Monday, June 13, 2016

Summertime Play: A Child's Work

     Summertime is here! Did you know that some of the best lessons don't come out of the classroom but from your child's imagination? The belief that play is a child's work is commonly accepted among researchers and educators in the field of early childhood. Practically from birth, children learn best from touching and experiencing objects using their five senses  to see the effects of the items on their world and on themselves. Play, along with proper nutrition, hygiene, and adult interaction is essential for proper social adjustment and problem solving skills. Children who play develop abstract thinking skills which will later help them with the necessary skills to be successful in their academic and personal lives.
     Children are constantly observing the interactions of adults. Through play they imitate these interactions. One of the best summers my children ever had was the summer that we got a new refrigerator. I had placed the refrigerator box in the garage for disposal. My kids begged me to keep it! So, we did. For the next couple of months my driveway and that box became a playhouse for all of the kids in the neighborhood! It's amazing what kids can do with duct tape, paint, and their imaginations!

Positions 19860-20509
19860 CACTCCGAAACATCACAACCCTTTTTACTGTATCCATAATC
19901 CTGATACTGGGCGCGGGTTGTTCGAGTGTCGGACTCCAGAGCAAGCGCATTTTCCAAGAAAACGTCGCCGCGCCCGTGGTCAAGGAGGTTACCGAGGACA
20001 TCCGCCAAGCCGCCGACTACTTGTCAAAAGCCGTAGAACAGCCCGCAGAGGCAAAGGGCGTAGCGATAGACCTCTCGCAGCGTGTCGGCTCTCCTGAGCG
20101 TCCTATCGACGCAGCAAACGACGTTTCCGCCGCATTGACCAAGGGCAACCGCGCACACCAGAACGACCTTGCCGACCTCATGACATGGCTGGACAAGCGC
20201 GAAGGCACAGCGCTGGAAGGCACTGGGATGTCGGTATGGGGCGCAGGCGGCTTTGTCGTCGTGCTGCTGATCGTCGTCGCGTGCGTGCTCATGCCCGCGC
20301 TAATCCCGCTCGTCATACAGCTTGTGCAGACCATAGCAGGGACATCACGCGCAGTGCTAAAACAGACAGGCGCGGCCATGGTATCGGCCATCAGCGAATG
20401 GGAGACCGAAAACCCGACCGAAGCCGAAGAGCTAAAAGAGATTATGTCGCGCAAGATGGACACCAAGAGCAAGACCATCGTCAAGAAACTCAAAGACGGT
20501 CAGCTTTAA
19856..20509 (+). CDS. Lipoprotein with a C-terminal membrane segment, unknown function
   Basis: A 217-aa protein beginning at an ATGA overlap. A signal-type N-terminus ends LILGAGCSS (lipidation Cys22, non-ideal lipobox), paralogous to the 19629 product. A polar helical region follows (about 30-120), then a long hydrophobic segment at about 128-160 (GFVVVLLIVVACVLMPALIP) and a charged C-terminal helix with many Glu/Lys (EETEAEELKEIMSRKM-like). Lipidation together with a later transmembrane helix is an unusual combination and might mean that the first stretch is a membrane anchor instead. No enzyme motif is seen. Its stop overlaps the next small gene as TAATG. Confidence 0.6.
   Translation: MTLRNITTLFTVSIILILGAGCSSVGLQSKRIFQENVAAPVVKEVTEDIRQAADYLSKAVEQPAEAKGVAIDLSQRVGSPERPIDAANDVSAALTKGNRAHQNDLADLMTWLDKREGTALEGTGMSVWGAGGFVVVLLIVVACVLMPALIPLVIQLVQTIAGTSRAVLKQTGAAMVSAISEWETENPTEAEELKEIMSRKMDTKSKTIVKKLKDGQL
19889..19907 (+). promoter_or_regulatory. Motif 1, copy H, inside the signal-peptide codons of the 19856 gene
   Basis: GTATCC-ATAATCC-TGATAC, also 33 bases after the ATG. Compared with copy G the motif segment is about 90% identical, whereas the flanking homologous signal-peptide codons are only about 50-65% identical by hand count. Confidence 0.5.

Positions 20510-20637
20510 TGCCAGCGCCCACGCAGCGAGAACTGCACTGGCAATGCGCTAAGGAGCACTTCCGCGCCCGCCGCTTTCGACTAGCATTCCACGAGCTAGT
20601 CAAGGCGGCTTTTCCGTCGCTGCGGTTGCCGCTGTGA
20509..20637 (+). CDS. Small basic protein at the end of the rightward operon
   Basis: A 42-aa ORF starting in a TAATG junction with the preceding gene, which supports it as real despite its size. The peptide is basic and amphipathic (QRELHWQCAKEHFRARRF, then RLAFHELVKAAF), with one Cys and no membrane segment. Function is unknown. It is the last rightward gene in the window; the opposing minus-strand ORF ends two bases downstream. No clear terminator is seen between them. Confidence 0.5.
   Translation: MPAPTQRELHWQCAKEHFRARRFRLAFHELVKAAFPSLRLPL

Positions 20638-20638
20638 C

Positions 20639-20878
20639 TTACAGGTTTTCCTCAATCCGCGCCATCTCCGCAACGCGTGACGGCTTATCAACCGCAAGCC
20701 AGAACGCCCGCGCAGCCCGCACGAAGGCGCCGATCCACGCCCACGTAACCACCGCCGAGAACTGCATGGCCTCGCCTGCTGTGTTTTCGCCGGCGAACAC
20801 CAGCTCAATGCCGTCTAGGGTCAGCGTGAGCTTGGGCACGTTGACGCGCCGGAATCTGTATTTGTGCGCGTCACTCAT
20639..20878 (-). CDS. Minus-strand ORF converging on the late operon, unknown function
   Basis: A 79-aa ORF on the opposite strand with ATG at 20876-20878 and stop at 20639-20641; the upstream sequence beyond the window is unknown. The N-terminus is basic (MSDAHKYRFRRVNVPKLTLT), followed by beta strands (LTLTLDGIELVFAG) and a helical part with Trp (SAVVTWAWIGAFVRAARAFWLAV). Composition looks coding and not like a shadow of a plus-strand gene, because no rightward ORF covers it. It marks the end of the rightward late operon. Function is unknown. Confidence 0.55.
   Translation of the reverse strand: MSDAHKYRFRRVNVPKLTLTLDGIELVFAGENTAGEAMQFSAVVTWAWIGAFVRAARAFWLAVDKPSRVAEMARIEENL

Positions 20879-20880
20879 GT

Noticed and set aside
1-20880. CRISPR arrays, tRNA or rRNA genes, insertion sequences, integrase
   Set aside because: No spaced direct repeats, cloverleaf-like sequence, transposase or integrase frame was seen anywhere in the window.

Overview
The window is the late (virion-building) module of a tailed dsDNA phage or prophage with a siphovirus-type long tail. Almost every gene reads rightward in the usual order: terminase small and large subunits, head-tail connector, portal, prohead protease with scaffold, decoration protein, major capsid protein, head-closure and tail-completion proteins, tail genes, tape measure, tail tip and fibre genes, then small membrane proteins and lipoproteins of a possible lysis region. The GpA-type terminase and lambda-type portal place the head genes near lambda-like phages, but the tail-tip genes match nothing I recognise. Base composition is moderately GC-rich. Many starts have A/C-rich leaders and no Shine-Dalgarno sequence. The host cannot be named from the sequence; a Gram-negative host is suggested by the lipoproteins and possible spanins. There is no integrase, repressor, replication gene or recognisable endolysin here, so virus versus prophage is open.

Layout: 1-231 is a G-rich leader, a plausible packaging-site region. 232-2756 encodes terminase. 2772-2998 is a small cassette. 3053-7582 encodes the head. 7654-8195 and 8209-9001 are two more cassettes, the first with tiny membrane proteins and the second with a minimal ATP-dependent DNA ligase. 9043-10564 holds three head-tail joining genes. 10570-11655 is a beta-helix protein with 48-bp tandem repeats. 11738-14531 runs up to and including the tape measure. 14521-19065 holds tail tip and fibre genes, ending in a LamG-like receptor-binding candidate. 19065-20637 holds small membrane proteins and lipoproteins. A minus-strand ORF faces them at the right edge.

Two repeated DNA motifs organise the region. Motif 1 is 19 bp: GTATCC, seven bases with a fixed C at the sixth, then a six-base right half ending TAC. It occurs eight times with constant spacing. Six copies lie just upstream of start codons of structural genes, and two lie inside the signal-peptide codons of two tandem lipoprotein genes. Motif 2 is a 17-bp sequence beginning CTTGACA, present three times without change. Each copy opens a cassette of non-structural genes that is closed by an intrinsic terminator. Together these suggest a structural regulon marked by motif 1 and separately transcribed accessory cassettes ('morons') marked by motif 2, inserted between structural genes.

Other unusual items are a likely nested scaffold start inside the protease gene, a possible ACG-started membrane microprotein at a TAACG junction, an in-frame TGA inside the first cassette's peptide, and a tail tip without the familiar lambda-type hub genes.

Another favorite of my children was play-doh! Kids can make play-doh into anything they want it to be. They can make figurines to role play and/or food to pretend to cook. 
     Let's not forget blocks and sandboxes or better yet the beach. What better things to use to build castles and dreams!
      I have one other activity that I used to let my kids do! We played in the rain! We put our boots and jumped in puddles. We got wet! (Only for rain showers without thunder and lightening). We laughed and had such a great time. What is the difference in getting wet in a pool or beach and a puddle? Okay, yes, puddles may be not quite as clean, but it's all good fun. I also wouldn't advice letting children jump in puddles unattended but within the realm of your own safe neighborhood, why not?
   Kids need to be kids! Kids need to play! So, this summer just let your kids be kids! Let them develop their sensori- motor skills, constructive play skills, their dramatic play scenarios, and if they are ready, play games with rules! Remember, the interactions in child's play, will give your child the lessons of giving and taking in social relationships. Creativity will strengthen as the child acts out make pretend dramas and expands on real life situations that the child has observed. Play also helps the child with math and reading because of  symbols and shapes used in play. This will become an even stronger skill if you read to your child as part of a regular routine.
     So this summer let your child do his/her work and let them play!